50 years in 50 weeks: 1988: AIDS quilt, Judge Walker

  • by BAR staff
  • Wednesday August 4, 2021
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Photo: Courtesy B.A.R. Archive
Photo: Courtesy B.A.R. Archive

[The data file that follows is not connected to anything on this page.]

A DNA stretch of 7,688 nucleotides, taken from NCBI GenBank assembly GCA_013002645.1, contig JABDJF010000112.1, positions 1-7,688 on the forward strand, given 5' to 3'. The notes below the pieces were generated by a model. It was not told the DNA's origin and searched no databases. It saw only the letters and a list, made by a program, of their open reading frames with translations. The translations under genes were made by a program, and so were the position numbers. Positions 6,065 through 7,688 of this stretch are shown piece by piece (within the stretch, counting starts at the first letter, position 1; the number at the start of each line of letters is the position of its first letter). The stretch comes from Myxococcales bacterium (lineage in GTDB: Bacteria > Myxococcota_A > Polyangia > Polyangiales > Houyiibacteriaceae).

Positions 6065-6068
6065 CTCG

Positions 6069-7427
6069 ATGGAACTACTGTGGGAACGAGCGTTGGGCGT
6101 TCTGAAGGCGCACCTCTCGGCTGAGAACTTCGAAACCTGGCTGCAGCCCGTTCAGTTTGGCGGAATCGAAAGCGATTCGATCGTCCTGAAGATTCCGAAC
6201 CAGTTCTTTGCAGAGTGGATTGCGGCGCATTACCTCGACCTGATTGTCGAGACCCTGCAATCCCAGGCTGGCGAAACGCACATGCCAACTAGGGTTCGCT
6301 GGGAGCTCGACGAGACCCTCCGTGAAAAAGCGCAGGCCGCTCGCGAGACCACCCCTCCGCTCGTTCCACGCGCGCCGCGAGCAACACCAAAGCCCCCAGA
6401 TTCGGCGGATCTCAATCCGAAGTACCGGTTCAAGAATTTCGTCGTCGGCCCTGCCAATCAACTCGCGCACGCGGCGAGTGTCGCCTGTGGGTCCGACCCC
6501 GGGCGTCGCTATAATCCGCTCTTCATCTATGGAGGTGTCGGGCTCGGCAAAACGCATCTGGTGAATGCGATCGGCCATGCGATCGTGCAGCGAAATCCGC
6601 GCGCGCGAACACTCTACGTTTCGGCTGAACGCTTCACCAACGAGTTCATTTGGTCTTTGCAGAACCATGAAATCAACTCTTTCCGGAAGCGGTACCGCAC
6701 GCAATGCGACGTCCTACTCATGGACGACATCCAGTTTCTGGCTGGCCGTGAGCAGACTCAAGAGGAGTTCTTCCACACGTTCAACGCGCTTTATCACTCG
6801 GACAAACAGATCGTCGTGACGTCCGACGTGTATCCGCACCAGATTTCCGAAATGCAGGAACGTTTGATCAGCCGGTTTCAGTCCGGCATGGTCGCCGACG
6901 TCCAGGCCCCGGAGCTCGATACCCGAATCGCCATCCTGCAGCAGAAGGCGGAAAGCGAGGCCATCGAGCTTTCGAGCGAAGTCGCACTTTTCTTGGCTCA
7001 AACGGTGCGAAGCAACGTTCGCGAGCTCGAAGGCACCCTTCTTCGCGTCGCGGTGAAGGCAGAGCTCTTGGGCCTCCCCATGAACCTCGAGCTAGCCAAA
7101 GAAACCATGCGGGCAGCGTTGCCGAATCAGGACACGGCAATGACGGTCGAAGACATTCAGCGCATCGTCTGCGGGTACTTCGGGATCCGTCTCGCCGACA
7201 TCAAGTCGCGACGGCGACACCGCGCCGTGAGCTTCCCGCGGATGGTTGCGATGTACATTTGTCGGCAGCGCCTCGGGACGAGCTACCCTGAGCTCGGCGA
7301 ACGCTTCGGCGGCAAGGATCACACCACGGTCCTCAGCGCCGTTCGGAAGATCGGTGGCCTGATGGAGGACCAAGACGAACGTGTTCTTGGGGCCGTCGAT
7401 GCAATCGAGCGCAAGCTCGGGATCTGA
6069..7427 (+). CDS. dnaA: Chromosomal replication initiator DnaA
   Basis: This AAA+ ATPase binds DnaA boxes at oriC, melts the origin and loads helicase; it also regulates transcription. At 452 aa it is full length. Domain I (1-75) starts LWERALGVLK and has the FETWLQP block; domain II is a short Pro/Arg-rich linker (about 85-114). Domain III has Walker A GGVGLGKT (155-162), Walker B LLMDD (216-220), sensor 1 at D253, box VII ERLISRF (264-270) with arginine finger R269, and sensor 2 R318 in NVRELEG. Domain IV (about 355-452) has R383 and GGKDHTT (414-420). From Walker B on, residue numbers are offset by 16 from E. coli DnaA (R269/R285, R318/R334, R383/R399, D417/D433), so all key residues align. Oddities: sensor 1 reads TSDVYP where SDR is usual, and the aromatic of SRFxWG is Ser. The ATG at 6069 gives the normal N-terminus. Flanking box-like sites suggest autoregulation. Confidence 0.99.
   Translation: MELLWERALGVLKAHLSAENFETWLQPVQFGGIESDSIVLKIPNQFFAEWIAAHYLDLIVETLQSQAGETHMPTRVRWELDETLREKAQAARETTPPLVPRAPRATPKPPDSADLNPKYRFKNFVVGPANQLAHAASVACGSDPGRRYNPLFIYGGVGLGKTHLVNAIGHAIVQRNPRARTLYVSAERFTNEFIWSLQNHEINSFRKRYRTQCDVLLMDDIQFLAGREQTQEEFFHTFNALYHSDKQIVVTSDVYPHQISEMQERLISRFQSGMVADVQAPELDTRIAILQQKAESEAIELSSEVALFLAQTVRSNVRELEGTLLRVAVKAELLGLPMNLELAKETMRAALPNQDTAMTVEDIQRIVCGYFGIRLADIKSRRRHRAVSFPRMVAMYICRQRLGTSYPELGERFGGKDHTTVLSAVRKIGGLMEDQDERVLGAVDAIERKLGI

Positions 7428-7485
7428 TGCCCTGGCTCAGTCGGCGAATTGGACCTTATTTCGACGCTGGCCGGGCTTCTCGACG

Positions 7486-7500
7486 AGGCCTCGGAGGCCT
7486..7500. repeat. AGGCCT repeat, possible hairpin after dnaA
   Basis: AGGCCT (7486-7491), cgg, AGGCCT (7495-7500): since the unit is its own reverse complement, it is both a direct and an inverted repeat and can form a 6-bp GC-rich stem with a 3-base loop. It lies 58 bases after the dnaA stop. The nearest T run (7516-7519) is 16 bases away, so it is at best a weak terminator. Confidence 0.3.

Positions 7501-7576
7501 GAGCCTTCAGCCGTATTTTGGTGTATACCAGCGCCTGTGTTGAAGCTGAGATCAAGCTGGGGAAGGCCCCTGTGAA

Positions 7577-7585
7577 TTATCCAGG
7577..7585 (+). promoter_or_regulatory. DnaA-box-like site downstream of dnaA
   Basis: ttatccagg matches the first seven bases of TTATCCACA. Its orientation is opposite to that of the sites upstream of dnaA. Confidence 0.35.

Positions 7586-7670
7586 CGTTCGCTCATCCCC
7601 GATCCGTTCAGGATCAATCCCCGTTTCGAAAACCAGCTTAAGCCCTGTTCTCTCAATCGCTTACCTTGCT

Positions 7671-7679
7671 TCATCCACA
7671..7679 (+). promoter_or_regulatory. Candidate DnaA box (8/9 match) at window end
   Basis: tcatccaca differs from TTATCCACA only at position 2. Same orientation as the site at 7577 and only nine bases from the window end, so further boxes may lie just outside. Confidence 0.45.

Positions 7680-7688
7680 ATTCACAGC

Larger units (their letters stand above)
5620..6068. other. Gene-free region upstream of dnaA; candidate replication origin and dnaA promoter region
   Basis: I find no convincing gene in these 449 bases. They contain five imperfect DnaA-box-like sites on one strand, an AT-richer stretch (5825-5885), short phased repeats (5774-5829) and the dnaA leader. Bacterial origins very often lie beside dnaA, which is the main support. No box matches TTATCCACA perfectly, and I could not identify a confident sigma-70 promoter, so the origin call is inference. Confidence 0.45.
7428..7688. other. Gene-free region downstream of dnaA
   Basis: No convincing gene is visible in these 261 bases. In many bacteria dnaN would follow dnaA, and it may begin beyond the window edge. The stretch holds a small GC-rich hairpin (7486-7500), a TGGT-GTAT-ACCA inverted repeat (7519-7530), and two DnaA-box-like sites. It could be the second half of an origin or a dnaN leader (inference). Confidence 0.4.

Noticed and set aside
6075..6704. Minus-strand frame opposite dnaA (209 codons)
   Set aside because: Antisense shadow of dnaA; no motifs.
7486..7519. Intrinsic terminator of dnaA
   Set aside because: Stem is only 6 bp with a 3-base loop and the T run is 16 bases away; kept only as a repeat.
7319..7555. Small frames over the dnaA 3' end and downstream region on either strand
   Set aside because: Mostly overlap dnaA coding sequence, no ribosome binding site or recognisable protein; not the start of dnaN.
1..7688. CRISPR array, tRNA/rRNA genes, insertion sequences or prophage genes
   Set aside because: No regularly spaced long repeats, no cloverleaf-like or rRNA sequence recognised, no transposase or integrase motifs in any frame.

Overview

The October 13, 1988 issue of the Bay Area Reporter had two interesting stories on the front page. One reported on the AIDS Memorial Quilt returning to Washington, D.C., where 8,288 panels were displayed on the Ellipse in front of the White House. (The quilt's first visit to the nation's capital had been a year earlier, during the National March on Washington; it included 1,920 panels.) The other article reported on the effort of Vaughn Walker to become a federal judge. The Senate Judiciary Committee rejected his nomination, which had been protested by gay and lesbian activists because Walker was the attorney representing the U.S. Olympic Committee in its successful legal battle to prevent the late Dr. Tom Waddell from calling his multisport event the Gay Olympics. (It is called the Gay Games.) Walker was renominated as a federal judge in the Northern District of California in 1989 by then-President George H.W. Bush and the Senate confirmed him. In 2010, Walker presided over the federal trial in San Francisco challenging Proposition 8, California's same-sex marriage ban. Walker ruled the ban was unconstitutional — setting up the resumption of same-sex marriage in 2013 after the case failed to be overturned on appeal. After the trial, Walker came out as a gay man. He retired from the federal bench in 2011.

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